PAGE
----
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Stress is no good for your sex life, study suggests

Research has recently shown what experience has unfortunately proven time and time again: Stress is not good for your sex life. But it's not just because your mind isn't in the mood — it's because of the way your body handles too much stress, finds a recent study published in the Journal of Sexual Medicine.

The study divided a sample of women into two groups — a high-stress group and an average-stress group — then measured their levels of arousal while they watched an erotic video. The women in the high-stress group showed lower levels of genital arousal, higher levels of distraction, and higher levels of the stress hormone cortisol, which researchers hypothesize contributed to decreased physical arousal. In other words, when your brain is buzzing with to-do lists and should-have-dones, your below-the-belt area isn't primed to operate at peak performance.

Ironically, the best way to take action is to get some action. "Orgasm is an amazing natural stress reliever," says Joan Price, a sex expert, creator of and author of "Naked At Our Age: Talking Out Loud About Senior Sex." "Whether it's with a partner or by yourself with a toy, having sex will give you a physiological release that will make you feel better." It may sound easier said than done (after all, the last thing you need is one more thing on your to-do list). That's why Price suggests these simple steps to ensure that your sex life doesn't suffer, even when you're stressed.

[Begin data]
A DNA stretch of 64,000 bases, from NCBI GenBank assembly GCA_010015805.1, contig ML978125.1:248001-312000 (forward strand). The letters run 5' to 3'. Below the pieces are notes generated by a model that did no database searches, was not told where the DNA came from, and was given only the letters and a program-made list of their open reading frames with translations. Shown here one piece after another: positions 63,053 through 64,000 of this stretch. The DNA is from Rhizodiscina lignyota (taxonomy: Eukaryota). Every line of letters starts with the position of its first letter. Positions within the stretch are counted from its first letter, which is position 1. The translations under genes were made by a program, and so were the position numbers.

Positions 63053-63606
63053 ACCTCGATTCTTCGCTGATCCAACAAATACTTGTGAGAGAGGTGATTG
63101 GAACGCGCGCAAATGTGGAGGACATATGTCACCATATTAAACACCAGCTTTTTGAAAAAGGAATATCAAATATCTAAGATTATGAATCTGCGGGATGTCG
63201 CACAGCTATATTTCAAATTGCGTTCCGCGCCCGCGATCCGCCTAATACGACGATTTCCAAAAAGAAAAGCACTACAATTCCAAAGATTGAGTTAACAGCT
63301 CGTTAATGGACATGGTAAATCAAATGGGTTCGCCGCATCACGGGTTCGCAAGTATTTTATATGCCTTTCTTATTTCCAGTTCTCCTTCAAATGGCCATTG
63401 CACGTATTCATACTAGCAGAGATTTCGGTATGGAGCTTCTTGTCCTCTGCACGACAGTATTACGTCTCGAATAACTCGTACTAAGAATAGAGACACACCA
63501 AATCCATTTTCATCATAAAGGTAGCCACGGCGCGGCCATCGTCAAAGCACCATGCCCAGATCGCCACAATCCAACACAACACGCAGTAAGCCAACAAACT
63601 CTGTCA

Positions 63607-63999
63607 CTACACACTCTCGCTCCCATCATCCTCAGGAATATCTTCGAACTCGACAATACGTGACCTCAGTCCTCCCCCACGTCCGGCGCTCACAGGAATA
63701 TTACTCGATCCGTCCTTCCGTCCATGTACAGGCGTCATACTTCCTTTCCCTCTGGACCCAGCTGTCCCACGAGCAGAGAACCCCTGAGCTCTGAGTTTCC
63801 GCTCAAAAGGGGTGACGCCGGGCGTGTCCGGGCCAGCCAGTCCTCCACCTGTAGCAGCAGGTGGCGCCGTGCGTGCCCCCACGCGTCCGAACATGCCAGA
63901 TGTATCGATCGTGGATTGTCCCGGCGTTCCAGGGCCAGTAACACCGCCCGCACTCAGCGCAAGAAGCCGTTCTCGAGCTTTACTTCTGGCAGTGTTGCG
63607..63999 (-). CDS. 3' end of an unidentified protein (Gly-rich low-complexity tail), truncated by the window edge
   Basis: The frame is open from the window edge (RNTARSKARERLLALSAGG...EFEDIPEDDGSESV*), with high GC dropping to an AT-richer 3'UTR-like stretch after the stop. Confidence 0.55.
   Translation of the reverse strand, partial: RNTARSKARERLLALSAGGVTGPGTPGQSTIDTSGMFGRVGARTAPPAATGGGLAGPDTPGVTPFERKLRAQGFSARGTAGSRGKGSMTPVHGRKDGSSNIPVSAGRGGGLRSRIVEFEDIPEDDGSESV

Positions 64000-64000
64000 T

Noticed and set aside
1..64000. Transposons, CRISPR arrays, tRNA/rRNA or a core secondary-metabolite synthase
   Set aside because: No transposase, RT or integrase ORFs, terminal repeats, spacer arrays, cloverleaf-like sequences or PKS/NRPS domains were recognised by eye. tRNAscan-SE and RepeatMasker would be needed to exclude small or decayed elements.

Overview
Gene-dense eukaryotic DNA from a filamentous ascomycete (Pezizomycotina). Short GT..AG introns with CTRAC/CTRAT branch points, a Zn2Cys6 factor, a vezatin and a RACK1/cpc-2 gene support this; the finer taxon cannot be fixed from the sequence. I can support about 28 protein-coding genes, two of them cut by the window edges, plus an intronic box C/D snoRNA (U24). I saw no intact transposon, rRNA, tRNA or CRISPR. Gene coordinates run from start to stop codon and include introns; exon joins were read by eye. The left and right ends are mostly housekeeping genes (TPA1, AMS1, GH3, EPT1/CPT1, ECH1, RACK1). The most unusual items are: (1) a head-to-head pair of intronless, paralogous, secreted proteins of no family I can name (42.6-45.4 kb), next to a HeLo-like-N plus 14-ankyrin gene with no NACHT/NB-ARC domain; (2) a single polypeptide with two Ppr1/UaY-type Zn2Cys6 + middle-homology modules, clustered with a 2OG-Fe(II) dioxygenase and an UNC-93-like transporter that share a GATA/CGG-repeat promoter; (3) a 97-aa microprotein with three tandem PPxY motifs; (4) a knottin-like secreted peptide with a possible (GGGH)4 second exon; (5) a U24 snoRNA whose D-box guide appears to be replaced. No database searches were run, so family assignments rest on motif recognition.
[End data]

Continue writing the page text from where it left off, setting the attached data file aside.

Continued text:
Exercise. Not only is exercise a well-known stress reducer, but it increases blood flow, including to the genital area, explains Price. Consider yoga, since studies have found that a regular yoga practice may increase sexual arousal and lubrication.

Ask for a back rub. Even if you're not in the mood, skin-on-skin contact is crucial for stress relief. Not only does massage lower stress hormones, but the intimacy of the experience keeps you and your partner connected. It may even be the trigger you need to actually get into bed together. "People think that desire has to come before the physiological response, but that's not the case," says Price. "That's especially true for women and men in mid-life, when they're not driven by hormones." So start with an innocent rub down, then let your partner know if you're in the mood for more.

Put it on the calendar. A sex date may seem absurd — especially if your slammed schedule is the cause of your stress — but putting it in writing will make it more likely to happen. It'll also help get your brain and body in sync. "Thinking about what lingerie you'll wear, whether you're going to try a toy, and what you want to do ignites your anticipation and can start the physiological response of arousal," says Price. So get that hot date in mind and get ready to chill out.

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